I used to think it was advisable, before entering marketing, to leave reality behind. Now I've realised it's essential.
Boris Johnson's election victory last week stands in stark contrast to the devastating losses for the Conservatives across the country, but it is unsurprising that London bucked the national trend.
In a world seemingly gone mad, a comedian now rules one of the greatest capital cities in the world for a second term. I am not amused.
When the history books on the 2012 London Mayoral elections are written, the Evening Standard's claim to be London's paper may not stand up to much scrutiny; unless backing the winning horse by tripping up it's opponents rates as great service.
o, London went to the polls. Or rather it didn't, because: it was a bit parky out; it might have rained; we'd run out of milk; had to get to the shops; who could be arsed; it was the same old people; oh, was it on Thursday?
The Conservative mayoral incumbent Boris Johnson has bucked a national trend that yesterday saw the electorate shift to the left and in doing so trumped the labour challenger, Ken Livingstone by 62,000 votes.
'It says here that you've got a postal vote' I say to the man offering me his polling card. 'Oh yes, I've used it' he smiles back at me. I explain gently that you can't vote twice, and he says 'oh right then, that's absolutely fine', keen to show me he's not offended.
Behind the fever of the current political crisis there is something depressing about the way revelations concerning self-serving MPs and corporate collusion have been reported as 'news'. The past few weeks have shown that power, corruption and lies (aka the blindingly obvious) need to be illuminated in neon lights before the majority of the public take notice.
I can't say I'll give anything away for this one. But I thought it might be nice to ring in the results of the London Mayoral election (due anytime in the next twelve hours) with a caption competition. Those leaving the funniest comments below will win... kudos from me! So have at it...
Our final London elections poll shows Boris Johnson defeating Ken Livingstone in the run-off vote for Mayor.
A Green Mayor, along with Greens elected on the London wide list vote (orange ballot paper) could make a huge difference to London and the UK. We will cut fares, invest in public transport and reduce traffic. We will improve green spaces and reduce pollution. We will make housing affordable and hold down rents. We will reduce the gap between rich and poor.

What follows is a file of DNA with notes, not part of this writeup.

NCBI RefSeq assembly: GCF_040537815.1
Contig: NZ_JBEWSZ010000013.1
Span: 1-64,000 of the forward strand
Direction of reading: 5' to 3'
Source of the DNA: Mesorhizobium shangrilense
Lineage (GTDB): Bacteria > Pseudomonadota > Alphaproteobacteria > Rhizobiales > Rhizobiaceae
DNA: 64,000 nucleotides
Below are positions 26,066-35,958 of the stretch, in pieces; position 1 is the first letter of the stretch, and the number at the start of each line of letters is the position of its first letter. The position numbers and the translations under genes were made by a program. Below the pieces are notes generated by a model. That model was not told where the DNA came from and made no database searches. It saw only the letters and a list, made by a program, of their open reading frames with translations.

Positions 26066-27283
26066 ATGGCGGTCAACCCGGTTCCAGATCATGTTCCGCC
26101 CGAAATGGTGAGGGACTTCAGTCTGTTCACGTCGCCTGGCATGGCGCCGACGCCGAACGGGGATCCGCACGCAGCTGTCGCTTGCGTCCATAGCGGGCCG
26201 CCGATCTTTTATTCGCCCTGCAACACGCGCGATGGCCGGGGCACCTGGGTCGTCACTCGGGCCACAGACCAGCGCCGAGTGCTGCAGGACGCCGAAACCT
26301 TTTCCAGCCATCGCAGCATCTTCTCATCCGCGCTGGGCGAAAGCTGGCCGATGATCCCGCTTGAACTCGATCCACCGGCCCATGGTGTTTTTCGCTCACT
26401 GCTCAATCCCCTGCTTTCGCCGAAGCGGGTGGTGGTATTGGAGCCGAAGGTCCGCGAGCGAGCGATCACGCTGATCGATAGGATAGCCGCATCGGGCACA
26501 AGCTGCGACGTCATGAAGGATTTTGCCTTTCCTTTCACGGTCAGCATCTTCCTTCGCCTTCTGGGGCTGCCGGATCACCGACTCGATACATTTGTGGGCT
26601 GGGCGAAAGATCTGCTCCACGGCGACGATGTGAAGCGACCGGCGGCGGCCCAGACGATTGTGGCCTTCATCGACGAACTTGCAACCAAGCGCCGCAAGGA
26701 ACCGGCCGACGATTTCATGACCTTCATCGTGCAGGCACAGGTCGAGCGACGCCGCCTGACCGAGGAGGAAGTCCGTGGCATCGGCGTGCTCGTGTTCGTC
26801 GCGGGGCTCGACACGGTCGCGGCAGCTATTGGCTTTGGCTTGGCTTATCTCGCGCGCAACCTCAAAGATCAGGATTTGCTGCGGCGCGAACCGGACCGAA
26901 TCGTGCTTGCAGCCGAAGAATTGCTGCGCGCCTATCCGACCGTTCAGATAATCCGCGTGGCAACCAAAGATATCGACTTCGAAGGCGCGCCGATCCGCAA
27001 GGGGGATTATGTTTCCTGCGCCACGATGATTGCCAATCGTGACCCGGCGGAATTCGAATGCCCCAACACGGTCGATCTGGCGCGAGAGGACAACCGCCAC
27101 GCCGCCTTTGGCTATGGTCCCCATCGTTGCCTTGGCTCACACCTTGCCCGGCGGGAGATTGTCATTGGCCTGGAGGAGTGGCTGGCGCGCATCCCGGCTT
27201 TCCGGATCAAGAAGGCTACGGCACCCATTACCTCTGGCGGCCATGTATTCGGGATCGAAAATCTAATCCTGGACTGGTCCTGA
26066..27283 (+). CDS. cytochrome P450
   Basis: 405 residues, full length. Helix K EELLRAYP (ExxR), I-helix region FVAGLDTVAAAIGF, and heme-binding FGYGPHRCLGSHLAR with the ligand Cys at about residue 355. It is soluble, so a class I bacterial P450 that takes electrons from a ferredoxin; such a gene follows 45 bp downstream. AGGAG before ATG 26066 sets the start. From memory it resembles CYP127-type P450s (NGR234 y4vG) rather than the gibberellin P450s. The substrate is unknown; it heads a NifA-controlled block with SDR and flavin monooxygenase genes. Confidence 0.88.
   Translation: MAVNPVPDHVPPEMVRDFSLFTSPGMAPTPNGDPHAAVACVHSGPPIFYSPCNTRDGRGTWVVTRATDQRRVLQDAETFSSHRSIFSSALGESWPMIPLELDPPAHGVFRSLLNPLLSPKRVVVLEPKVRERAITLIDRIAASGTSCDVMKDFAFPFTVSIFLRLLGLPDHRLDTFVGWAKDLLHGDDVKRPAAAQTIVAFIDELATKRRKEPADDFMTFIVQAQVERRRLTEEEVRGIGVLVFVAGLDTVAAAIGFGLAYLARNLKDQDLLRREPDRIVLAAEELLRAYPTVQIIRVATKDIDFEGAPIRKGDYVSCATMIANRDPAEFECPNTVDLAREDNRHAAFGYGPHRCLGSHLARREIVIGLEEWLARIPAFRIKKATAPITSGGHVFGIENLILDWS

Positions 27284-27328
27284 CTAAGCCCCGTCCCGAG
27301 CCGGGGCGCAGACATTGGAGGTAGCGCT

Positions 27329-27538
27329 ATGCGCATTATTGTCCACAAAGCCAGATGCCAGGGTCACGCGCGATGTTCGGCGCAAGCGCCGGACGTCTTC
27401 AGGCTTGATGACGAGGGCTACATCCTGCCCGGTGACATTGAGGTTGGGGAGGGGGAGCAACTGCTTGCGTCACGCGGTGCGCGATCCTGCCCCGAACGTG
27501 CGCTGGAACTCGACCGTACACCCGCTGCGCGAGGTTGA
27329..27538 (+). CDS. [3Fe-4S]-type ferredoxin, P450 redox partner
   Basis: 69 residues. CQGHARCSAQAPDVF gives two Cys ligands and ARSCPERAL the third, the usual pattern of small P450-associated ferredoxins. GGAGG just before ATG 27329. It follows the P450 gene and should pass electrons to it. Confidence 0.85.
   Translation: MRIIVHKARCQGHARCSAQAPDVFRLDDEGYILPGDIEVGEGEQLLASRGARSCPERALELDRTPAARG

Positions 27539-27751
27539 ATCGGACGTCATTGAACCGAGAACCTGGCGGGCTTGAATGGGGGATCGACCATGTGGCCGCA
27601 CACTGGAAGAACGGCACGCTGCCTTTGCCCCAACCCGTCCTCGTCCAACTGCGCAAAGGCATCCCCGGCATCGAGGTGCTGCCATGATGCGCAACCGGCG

Having spent the last 16 weeks on the campaign trail where I have watched the dominant BorKen show up close, I'm more sure than ever that we need new voices in UK politics and much more diversity of public leaders. We need politicians who are in touch, more willing to listen, less egotistical and not stifled by inflexible party lines. We need more women, more ethnic minorities and more people with different life and professional experiences. I hope that many of you choose to give your first vote to me.
After months of campaigning, it's time for Londoners to make up their minds about which Mayor will run our city in the next four crucial years.
Londoners should ask themselves whether they want a mayor who seeks to unite or divide? Whether we need a mayor who sticks up for London or for his cronies? And if we can trust a man who says one thing and then does the opposite.
I love cycling, yes even in London... I grew up in Germany and I rode my first two-wheeler bike without stabilisers before my third birthday. The main reason I started cycling in London was because I kept running out of money for the bus.
For those of you that don't read Polly Toynbee on a regular basis, Dr Eoin Clarke's blog, the Green Benches, is a poor man's version